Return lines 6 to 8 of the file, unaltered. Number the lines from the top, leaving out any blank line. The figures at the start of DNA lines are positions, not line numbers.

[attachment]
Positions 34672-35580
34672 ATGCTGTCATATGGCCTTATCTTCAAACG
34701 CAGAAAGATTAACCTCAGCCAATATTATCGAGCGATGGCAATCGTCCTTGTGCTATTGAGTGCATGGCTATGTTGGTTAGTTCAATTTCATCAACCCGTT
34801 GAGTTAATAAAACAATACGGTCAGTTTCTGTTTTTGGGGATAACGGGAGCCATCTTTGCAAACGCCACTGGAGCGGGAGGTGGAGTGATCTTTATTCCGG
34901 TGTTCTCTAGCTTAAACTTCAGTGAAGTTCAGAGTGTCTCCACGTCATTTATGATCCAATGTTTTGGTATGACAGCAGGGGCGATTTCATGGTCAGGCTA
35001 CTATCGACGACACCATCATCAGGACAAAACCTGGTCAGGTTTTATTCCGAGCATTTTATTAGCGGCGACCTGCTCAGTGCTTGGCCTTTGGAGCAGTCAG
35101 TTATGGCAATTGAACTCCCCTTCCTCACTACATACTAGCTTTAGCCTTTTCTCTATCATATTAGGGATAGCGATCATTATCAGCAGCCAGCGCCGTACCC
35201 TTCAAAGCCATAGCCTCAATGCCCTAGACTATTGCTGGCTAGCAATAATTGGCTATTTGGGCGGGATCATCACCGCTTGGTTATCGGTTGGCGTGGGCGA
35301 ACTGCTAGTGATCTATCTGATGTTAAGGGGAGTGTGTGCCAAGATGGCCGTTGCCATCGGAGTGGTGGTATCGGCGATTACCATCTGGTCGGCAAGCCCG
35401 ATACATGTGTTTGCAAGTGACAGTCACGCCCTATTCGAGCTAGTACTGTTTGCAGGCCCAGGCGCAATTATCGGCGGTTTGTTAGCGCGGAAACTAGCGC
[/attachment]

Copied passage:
35001 CTATCGACGACACCATCATCAGGACAAAACCTGGTCAGGTTTTATTCCGAGCATTTTATTAGCGGCGACCTGCTCAGTGCTTGGCCTTTGGAGCAGTCAG
35101 TTATGGCAATTGAACTCCCCTTCCTCACTACATACTAGCTTTAGCCTTTTCTCTATCATATTAGGGATAGCGATCATTATCAGCAGCCAGCGCCGTACCC
35201 TTCAAAGCCATAGCCTCAATGCCCTAGACTATTGCTGGCTAGCAATAATTGGCTATTTGGGCGGGATCATCACCGCTTGGTTATCGGTTGGCGTGGGCGA